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Welcome to the 5th Façade

Olson Kundig

Shared By



  • Alan Maskin
  • Jerome Tryon
  • Kevin Scott
  • Gabriela Frank
  • Katie Miller

Project Status

Concept Proposal



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Project Description

Third Prize, Fairy Tales 2016 Competition

My cryonic technician described what had happened:

“A myocardial infarction began midway through Act 1 of Arthur Miller’s A View from the Bridge at the Phoenix Playhouse. Although cardiopulmonary support kept your heart pumping for the 30 minute ambulance drive, you were pronounced dead upon arrival. The stainless steel bracelet on your left wrist was inscribed with CRYONIC ALERT. The card in your wallet outlined medical protocols which, in turn, triggered your immediate transfer to the Al-Cryo Life Extension Foundation.”

“Your naked body was submerged in an ice bath. Profusion – the process of removing the blood from your body – commenced, and your blood was replaced with a non-toxic solution that preserves cells when they freeze.”

“Your head was severed, a relatively new procedure at the time of your death, and positioned vertically alongside your body in a cylindrical stainless steel tank where incremental cooling brought your temperature to -196° Celsius.”

“Your tank was stored with hundreds of others for the many decades that comprised your cryopreservation.”

My cryonic tech didn’t call it a deep freeze, she called it “Big Sleep”. I don’t remember waking up. Mostly just flashes of light interspersed with what I assume were sleep/dream cycles. I was deeply sedated during the months of healing after the re-attachment. And then there were tests. Scores of tests. Medical, physical, and psychological. For nearly two months my technician was the only other thing I was aware of. While staring out the window from my bed one day I saw something moving against the sky and I spoke: “…biiiiii-iiird…..bird…” Baby’s first word.

“Patient crossed Milestone 149,”she whispered into her headset.

After that day, there were more people, technicians mostly, followed by a slow introduction to other patients. Group therapy sessions for the reborn. The few who had family to contact were considered strangers by the very people they desperately hoped would now welcome and care for them. My great-great-great-grandniece supposedly lives in what used to be called Chandigarh in what is still called India. “She has not responded to our attempts for contact,” I was told. “This is not uncommon”.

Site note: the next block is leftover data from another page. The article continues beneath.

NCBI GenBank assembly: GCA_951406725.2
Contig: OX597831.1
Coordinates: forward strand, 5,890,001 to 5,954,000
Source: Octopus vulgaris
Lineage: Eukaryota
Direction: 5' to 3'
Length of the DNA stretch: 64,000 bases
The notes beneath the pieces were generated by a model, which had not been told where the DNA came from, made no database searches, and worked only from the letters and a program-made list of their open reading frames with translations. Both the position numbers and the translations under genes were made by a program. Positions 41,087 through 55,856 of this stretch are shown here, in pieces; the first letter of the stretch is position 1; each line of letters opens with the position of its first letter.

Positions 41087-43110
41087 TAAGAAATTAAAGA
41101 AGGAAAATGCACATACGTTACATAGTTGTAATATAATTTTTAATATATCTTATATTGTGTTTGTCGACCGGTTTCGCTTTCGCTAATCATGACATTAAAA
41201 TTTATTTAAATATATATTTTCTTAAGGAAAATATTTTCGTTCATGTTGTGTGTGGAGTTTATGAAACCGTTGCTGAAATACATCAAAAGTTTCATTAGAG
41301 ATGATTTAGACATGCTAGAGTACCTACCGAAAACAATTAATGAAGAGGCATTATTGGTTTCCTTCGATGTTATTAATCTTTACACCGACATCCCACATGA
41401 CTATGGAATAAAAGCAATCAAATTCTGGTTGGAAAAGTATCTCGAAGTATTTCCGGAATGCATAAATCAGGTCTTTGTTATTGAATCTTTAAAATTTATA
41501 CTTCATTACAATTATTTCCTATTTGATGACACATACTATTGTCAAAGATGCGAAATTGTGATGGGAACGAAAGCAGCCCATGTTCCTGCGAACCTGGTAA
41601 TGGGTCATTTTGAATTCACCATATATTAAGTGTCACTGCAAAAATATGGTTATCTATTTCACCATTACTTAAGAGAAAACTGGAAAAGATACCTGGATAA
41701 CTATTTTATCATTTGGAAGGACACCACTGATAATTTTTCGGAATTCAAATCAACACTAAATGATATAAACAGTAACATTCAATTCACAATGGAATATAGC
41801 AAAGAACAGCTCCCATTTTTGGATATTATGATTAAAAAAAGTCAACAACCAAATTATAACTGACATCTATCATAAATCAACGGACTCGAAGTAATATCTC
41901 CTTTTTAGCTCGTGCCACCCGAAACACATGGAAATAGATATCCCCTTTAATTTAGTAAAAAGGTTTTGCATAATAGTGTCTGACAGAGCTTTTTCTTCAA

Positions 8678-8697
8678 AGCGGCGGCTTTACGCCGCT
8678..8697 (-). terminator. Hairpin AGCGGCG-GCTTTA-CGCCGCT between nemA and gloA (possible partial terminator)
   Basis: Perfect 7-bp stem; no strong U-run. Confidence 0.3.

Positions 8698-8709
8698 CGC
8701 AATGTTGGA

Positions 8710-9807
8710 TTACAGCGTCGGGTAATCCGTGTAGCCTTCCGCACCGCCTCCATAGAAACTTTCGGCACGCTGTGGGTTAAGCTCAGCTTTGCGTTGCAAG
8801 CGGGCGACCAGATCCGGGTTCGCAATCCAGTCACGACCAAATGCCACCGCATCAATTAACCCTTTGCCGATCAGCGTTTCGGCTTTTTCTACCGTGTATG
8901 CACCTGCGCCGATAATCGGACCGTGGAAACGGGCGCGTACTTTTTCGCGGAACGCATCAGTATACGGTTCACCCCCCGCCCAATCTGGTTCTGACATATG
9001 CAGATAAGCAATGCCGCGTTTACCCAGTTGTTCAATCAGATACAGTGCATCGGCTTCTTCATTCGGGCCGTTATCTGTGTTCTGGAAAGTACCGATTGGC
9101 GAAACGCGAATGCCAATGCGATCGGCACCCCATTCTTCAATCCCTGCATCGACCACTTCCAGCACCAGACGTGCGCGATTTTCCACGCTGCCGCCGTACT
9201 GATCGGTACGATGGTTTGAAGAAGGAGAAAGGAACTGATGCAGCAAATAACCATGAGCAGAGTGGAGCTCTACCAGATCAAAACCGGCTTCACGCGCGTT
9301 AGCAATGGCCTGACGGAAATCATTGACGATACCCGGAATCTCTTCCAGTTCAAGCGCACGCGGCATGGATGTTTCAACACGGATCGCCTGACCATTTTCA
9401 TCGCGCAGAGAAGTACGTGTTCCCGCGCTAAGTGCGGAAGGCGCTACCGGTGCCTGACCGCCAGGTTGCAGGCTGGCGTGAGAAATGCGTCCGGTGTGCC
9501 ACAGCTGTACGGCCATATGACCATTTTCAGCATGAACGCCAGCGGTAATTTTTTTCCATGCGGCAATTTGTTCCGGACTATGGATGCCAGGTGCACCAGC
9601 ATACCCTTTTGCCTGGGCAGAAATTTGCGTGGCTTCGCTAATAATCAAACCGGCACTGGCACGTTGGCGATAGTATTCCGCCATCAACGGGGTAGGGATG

Orphans like me at Al-Cryo have a predicament: the full extent of long-term cryonic care planning in my era led only to rebirth. For most of us, personal resources and property were transferred to descendants long ago. Today, almost all global governments have stepped in to supply aid. Now, orphans receive stipends upon release that, if spent wisely, can carry us for six or seven months. We attend classes on how to operate augmented reality headsets and weeks of re-birth survival skill courses.

A suitcase they gave me during checkout included clothing and several neckbands, a virtual bank account, coupons for food and boarding centers, a month’s supply of pain medication, batteries, my old Cryonic Alert bracelet, and travel tickets.

“For patients re-entering alone, we encourage them to return to where they last lived – to be surrounded by elements that we hope will feel familiar and foster memory recall.”

And what exactly do I remember? I have memories of a childhood that I assume was mine. I remember nothing during the freeze. Lately, I’ve started to notice that I remember things that happened yesterday, the day before that and so on.

My headset provided me with instructional video and directional guidance graphics as a layer of visual information superimposed over my view of the world. It showed me how to take public transportation, how to find and pay for food and how to find sleep centers. It woke me each morning, explained who passersby were and offered advice whenever I was puzzled. They made it feel like these were my choices.

Not everything was foreign, though. Upon returning to Seattle, the headset led me to a neighborhood where I once owned a business. The streets were still lined with old neo-classical brick buildings that dated to the nineteenth century, but my former architecture office in the Washington Shoe Factory Building had new additive layers. The entire south façade was moving. I paused to stare up at a series of conveyance systems that comprised a vertical farm carrying vegetable planters that rotated plants out of the shadows and into the sunlight and back again. My headset played a video with animated diagrams that illustrated the step-by-step process that ran the kinetic mechanisms for photosynthesis.